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    Re: Recall: nasal spray decongestant

    Posted by dd on 3/24/04

    Found it on sbc, "aureobasidium pullulans"

    On 3/24/04, dd wrote:
    > No, and I looked it up! Can't find the post, either.
    > On 3/21/04, ff wrote:
    >> Clarification:
    >> The investigation referred to below was in Florida and not
    >> related to the Colorado incident.
    >> ff
    >>> DD:
    >>> Yes, it was recalled due to contamination with pseudomonas,
    >>> whoops!, Burkholderia cepacia.
    >>> Pseudomonas aeruginosa was an organism intended to be included
    >>> in the investigation by the state (AEROTECH was the
    >>> contractor).
    >>> ff
    >>> I was On 3/21/04, dd wrote:
    >>>> I have no idea, but I had walking pnuemonia after
    >>> exposure.
    >>>> I refused to take the nasal decongestants that were given
    >>> to
    >>>> me because my symptoms got much worse after one dosage.
    >>>> Most of these sprays contain steriods of some sort and that
    >>>> is an immune system supressant. Saline water is best. Guess
    >>>> I'll get the pharmacy company nazis after me now. Just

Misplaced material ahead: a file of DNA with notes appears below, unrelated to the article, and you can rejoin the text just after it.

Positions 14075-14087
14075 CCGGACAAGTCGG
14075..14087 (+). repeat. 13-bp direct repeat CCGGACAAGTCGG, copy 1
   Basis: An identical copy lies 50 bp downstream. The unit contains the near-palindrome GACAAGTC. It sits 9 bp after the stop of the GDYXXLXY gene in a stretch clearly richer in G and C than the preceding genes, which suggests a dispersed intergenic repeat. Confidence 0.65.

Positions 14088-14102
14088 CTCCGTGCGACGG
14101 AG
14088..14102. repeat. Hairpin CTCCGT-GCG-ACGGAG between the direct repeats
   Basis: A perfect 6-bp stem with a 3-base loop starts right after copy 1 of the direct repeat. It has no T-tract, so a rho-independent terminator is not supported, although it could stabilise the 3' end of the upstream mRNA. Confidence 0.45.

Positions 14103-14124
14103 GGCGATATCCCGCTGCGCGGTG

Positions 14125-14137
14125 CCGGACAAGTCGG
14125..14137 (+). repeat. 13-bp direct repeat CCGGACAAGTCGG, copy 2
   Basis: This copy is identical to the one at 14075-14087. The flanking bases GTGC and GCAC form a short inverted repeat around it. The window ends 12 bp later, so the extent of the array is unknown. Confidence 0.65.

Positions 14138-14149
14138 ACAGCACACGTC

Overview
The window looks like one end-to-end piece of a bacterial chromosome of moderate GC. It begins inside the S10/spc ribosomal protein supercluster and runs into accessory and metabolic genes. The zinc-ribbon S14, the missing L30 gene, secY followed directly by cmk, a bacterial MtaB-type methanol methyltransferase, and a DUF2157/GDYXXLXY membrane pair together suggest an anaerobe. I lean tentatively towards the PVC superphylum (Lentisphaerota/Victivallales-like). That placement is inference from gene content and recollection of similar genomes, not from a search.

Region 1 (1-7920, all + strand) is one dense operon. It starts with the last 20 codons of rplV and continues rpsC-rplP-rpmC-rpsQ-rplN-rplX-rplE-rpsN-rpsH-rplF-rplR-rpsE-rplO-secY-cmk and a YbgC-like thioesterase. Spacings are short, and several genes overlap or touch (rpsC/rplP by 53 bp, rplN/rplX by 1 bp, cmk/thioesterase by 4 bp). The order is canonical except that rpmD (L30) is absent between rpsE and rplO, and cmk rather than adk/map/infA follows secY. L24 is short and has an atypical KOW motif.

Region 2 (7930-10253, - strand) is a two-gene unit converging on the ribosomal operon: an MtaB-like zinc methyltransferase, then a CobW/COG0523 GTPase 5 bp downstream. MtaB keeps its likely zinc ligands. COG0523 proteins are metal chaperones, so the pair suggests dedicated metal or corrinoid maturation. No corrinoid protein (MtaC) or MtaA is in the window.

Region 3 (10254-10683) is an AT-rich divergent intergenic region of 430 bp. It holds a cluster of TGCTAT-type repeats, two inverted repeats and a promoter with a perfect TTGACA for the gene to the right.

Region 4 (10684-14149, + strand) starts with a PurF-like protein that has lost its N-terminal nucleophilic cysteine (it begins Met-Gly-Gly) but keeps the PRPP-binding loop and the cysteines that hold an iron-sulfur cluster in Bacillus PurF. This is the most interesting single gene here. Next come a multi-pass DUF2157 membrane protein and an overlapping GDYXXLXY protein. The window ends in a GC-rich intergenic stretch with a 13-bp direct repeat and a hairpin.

>>>> kidding, sort of.
    >>>> Are you referring to the nasal spray itself being
    >>>> contaminated with this bacteria?
    >>>> You are speaking to someone who has been poisoned with
    >>>> chlordane twice, once by landlord who worked at chemical
    >>>> company and the other time by Terminex. Dioxin and a couple
    >>>> of others were in the mix.
    >>>> On 3/21/04, ff wrote:
    >>>>> DD:
    >>>>> The product was recalled after a hospital in Colorado
    >>>>> reported infections and found Burkholderia cepacia, in the
    >>>>> product.
    >>>>> DD, in your research maybe you could find why this
    >>>>> organism, pseudomonas, was renamed Burholderia cepacia.
    >>>>> It is also a common plant pathogen, and that's where I
    >>>>> first saw the name change. Research indicates that a
    >>>>> common fungicide routinely applied to soil (and
    >>>>> incorporated into paints, coatings, and materials) causes
    >>>>> shifts in populations to dominance by pseudomonas.
    >>>>> Is pseudomonas on your list of microbes tested for? I'd
    >>>>> place pseudomonas into the group of ignored pathogens in
    >>>>> IAQ situations, along with fusarium and cyanobacteria.
    >>>>> One agency's theory was that the three flourish after
    >>>>> chemical application.
    >>>>> ff

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